Garlic Chives…edible ornamental that takes the heat!

Aug 23, 2010

Ok, looking for a perennial that will thrive and bloom during the worst of summer heat? AND you can eat it? Give garlic chives a try. This beauty just starting blooming about a week and a half ago in my garden, during one of the hottest Texas Augusts on record (Not sure we've seen a day below 104 all month).


The garlic chives in this photo are flanked by some 'Profusion Yellow' zinnias I just planted a couple of weeks ago, also in the heat, which are doing great. The 'Serena Purple' Angelonia and white periwinkles also look great in the heat.

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Aug 23, 2010
5:38 pm

Great post! I like the look of the garlic chives in the garden, and they’re edible…awesome combination!

Aug 23, 2010
5:39 pm

I have a beautiful clump of chives that are two years old now and no blooms in sight.  Of course, I can’t remember if they are garlic chives or regular chives. The only thing edible I have that is thriving right now is Okra - they are lovin’ the heat!

The only ornamental things blooming for me in this heat are marigolds and two new ones I bought at NHG.  Evolvulus (I’ve seen them labeled as both Blue Daze and Hawaiian Blue Eyes), are doing great even in reflected heat from the patio pool area. Problem with them is they close up around 4 pm and evenings are the most active outside time we have.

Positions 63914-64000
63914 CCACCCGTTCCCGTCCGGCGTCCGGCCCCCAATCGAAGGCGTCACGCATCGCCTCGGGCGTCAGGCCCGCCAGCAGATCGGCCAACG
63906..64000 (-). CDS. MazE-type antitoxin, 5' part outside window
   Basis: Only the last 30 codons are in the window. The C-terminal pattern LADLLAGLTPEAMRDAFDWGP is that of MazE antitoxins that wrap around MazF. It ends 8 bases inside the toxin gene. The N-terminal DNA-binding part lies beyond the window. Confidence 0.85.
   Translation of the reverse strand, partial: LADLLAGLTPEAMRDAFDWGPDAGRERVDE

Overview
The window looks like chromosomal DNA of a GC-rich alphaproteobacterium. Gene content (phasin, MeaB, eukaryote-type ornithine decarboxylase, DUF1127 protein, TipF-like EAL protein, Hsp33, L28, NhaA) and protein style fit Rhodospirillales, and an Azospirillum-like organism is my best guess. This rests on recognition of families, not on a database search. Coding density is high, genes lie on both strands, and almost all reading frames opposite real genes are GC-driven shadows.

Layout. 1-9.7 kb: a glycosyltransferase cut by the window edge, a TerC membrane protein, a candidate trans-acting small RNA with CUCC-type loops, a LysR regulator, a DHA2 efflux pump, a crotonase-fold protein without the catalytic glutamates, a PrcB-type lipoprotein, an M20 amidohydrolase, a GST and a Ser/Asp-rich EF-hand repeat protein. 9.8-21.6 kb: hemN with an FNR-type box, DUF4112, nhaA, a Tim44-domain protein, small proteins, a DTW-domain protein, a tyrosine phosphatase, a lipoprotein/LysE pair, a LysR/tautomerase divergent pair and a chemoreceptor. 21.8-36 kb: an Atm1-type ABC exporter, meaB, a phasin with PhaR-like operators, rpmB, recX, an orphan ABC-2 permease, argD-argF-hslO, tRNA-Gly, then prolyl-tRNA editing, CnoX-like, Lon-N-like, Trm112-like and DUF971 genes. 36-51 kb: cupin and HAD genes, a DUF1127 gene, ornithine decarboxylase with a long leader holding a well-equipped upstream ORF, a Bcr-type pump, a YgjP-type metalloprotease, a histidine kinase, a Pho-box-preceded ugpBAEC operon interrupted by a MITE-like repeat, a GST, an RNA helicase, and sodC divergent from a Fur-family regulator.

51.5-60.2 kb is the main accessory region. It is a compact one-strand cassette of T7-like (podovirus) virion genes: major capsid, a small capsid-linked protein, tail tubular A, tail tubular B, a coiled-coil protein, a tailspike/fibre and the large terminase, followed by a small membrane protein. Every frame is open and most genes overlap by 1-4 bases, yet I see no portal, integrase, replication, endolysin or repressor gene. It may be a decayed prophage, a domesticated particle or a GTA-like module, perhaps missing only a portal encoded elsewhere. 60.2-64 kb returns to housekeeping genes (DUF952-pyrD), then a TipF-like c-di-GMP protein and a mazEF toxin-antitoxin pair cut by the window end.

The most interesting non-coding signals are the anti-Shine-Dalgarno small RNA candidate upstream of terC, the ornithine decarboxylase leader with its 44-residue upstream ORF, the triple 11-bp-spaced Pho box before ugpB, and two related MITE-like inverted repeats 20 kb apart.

The second one is a pale yellow thing that looked so delicate I berated myself for wasting the money.  I was convinced that it wouldn’t last a week but was so pretty I bought it anyway.  Three months and it is going strong. As long as I water it every other day, it keeps a blooming.  Unfortunately, I lost the plant tag.
Here’s a photo of it still blooming right before I watered it. My outdoor thermometer says 108 by the pool.  It is just a little droopy….

Leslie Finical Halleck
Sep 01, 2010
9:02 am

Hey SerenDippity - sorry for the delayed response! The plant in your photo is called Callibrachoa, or Million Bells. They are usually at their peak for us in spring and fall, but yes, you can get them through the summer as long as you water them almost every day during the heat. Good job!

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